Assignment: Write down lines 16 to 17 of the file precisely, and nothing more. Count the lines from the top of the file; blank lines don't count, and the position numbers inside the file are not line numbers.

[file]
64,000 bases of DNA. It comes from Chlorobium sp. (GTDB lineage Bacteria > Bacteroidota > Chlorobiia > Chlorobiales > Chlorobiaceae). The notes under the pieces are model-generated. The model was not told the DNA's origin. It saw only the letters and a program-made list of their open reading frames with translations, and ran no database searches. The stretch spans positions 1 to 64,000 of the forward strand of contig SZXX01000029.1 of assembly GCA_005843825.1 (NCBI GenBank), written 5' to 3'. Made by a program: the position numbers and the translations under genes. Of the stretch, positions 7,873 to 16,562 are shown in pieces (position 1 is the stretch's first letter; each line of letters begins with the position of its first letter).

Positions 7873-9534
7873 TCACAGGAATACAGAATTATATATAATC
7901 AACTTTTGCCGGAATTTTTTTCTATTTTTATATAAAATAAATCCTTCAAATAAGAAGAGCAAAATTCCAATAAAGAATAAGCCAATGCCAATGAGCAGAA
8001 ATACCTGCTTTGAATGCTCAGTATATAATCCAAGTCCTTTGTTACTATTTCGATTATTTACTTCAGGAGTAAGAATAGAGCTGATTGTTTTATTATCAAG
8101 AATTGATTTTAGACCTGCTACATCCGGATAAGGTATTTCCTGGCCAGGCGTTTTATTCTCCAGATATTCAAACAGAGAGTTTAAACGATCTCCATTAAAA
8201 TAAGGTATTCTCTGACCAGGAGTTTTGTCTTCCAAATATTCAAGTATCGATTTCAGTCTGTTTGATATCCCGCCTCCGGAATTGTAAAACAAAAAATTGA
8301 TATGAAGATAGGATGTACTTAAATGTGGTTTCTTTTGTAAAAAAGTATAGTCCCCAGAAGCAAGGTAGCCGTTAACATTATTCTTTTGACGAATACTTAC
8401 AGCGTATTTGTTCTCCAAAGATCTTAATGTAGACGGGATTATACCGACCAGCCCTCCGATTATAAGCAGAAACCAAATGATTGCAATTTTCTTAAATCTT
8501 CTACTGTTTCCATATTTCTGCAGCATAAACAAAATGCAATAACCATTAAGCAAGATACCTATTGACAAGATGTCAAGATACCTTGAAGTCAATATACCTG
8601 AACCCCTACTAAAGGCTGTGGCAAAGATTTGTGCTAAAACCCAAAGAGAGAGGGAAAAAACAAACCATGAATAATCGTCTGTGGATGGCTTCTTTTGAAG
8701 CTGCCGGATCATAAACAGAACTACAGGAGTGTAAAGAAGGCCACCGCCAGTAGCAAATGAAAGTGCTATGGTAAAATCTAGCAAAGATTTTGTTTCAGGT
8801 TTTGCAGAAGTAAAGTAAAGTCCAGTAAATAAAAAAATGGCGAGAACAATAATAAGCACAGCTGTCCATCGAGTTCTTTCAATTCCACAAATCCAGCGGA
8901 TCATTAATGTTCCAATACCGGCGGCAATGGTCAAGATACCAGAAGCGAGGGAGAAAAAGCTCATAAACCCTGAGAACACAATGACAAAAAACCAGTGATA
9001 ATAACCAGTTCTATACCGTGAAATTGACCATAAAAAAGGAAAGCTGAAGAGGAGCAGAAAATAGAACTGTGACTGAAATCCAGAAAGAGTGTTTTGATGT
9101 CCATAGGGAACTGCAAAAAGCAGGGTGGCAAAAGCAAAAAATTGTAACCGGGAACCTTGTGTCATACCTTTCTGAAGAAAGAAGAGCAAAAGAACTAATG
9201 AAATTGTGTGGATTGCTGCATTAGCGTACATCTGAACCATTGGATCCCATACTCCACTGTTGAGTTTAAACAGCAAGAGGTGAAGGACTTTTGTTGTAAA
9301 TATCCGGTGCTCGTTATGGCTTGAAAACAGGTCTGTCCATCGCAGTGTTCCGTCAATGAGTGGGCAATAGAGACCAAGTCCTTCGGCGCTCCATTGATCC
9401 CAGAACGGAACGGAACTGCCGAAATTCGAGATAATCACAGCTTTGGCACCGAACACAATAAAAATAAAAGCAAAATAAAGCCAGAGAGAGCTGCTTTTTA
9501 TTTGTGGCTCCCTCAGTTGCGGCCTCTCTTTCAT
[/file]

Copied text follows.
9101 CCATAGGGAACTGCAAAAAGCAGGGTGGCAAAAGCAAAAAATTGTAACCGGGAACCTTGTGTCATACCTTTCTGAAGAAAGAAGAGCAAAAGAACTAATG
9201 AAATTGTGTGGATTGCTGCATTAGCGTACATCTGAACCATTGGATCCCATACTCCACTGTTGAGTTTAAACAGCAAGAGGTGAAGGACTTTTGTTGTAAA